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View from Citadel Hill, Halifax, Nova Scotia, Canada by T. E. Smith-Lamothe

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About This Gigapan

Taken by
T. E. Smith-Lamothe T. E. Smith-Lamothe
Explore score
Print Pricing
$21.00 to $834.00
0.05 Gigapixels
Date added
Oct 04, 2008
Date taken
Oct 03, 2008

Canon G7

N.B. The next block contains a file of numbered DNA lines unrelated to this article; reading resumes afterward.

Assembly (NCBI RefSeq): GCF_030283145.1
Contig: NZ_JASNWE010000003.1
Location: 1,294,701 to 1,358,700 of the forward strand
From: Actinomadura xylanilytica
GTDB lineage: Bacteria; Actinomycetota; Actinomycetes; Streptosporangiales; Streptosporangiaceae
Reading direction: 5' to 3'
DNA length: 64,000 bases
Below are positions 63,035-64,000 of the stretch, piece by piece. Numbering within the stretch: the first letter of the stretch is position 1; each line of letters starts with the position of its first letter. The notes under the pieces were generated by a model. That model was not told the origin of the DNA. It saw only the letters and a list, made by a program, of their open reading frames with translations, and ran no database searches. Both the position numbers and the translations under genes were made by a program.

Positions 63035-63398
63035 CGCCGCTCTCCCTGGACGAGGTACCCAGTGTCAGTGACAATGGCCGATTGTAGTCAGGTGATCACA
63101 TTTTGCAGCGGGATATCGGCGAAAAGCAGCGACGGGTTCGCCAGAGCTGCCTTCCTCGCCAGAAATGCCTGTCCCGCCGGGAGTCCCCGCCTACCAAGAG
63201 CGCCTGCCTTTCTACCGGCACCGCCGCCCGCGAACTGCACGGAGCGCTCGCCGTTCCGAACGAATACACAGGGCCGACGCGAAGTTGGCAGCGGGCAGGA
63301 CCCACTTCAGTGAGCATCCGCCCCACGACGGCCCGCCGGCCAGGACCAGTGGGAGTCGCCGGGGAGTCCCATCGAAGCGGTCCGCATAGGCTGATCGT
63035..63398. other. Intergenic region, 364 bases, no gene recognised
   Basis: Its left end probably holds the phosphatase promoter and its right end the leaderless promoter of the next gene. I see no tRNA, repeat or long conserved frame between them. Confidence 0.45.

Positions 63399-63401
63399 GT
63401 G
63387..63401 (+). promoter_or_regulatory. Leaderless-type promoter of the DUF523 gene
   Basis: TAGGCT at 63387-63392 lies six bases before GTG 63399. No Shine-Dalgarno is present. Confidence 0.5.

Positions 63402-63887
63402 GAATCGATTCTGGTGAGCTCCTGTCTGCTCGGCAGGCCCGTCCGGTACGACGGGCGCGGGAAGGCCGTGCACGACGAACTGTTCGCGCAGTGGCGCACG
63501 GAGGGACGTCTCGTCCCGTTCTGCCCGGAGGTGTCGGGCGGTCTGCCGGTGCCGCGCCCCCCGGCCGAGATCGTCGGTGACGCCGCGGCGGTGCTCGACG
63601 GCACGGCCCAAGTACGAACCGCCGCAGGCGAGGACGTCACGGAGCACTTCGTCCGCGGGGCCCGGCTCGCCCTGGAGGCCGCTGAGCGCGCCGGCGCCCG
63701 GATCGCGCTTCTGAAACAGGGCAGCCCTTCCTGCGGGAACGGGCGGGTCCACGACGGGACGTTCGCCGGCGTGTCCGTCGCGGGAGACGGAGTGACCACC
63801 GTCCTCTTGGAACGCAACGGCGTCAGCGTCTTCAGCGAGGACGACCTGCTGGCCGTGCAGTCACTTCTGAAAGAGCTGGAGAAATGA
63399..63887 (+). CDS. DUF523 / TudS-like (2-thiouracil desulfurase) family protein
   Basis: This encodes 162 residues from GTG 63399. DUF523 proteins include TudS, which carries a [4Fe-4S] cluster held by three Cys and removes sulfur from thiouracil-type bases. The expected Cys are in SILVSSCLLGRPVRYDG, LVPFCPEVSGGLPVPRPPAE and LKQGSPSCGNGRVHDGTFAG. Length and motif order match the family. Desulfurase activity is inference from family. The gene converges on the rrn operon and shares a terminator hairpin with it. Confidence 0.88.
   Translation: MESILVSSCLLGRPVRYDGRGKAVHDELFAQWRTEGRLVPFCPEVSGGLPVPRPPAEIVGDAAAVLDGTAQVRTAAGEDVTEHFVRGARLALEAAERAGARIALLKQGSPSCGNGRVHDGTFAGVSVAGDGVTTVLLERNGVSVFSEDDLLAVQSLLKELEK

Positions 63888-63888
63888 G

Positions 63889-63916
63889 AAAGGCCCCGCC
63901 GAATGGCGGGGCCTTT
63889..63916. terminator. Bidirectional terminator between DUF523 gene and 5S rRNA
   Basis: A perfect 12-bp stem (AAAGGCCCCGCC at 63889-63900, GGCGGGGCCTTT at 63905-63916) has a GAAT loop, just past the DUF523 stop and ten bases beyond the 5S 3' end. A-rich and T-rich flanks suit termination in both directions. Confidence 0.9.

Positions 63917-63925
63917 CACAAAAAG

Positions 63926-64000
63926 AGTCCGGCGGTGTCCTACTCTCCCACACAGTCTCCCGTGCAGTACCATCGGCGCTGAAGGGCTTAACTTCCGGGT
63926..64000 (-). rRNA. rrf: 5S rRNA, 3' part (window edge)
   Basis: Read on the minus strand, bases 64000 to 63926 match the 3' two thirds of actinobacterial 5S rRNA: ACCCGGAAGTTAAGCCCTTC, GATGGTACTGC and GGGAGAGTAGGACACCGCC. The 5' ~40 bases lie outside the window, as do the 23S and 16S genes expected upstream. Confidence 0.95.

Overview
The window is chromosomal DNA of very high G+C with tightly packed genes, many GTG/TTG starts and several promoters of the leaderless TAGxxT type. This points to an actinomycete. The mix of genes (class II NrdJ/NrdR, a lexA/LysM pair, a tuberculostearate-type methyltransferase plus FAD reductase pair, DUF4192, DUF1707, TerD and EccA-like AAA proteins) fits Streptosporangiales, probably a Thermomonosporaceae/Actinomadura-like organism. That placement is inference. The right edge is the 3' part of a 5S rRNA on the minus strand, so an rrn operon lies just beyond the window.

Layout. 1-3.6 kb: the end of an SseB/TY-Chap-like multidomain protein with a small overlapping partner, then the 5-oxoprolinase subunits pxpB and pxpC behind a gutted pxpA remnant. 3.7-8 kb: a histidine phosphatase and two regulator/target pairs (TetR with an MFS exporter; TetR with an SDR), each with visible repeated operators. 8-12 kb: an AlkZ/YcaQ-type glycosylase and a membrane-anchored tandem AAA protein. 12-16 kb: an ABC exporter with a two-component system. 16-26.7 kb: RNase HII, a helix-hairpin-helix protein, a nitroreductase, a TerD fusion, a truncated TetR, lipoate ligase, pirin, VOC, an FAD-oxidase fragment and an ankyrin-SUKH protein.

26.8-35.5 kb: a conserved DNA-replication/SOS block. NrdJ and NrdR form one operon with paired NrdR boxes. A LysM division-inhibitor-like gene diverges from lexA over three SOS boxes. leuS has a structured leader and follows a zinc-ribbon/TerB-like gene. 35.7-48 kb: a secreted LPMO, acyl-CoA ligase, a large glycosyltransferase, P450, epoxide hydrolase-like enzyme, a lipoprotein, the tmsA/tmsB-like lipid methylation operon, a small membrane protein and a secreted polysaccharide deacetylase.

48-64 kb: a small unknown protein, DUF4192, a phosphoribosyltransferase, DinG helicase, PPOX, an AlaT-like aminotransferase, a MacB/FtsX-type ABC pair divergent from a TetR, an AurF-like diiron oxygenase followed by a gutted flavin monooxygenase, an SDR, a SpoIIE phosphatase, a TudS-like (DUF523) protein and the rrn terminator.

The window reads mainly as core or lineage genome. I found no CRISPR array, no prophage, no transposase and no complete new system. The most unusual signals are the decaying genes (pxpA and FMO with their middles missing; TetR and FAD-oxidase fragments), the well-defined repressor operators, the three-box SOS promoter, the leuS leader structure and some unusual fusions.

A hand-held panorama taken in early October, 2008, from Citadel Hill overlooking Halifax harbour. The Old Town Clock, visible at the right, was a gift to the citizens of Halifax from Prince Edward, Duke of Kent (father of Queen Victoria), in 1805. He had been commandant in Halifax and provided the clock so that both military personnel and citizens could be punctual. The clock faces which are viewed from town are larger than the one facing the fortress garrison, since the fort was so much closer. The pendulum-driven mechanism has run ever since and was manufactured by the same clock maker as the one in Buckingham Palace. The Town Clock is now a recognizable symbol of Halifax --- during the G7 summit held here during late 1990's, every international reporter had the Clock in the background of their reports. . . The Citadel fortress on top of the Hill is the most visited National Historic Site in Canada and the scene, every day except Christmas, of the firing of the noon gun (cannon) by uniformed artillery re-enactors. The hill itself is a glacial drumlin which has had its original conical shape flattened by hard labour to suit the fortress' military engineers. It is a star-shaped bastion and a similar fortress can be found in Hakodate, Japan, Halifax's "sister city" (along with a replica of the Town Clock!). The aerial view in GoogleEarth shows the star shape clearly. The harbour is the second-largest ice-free harbour in the world, with Sydney, Australia being the largest. This view does not show the large Bedford Basin to the far left where hundreds of convoy ships gathered before crossing the Atlantic to Europe in both World Wars. For more about Halifax, visit: www.halifaxinfo.com Will open in a new tab or window/

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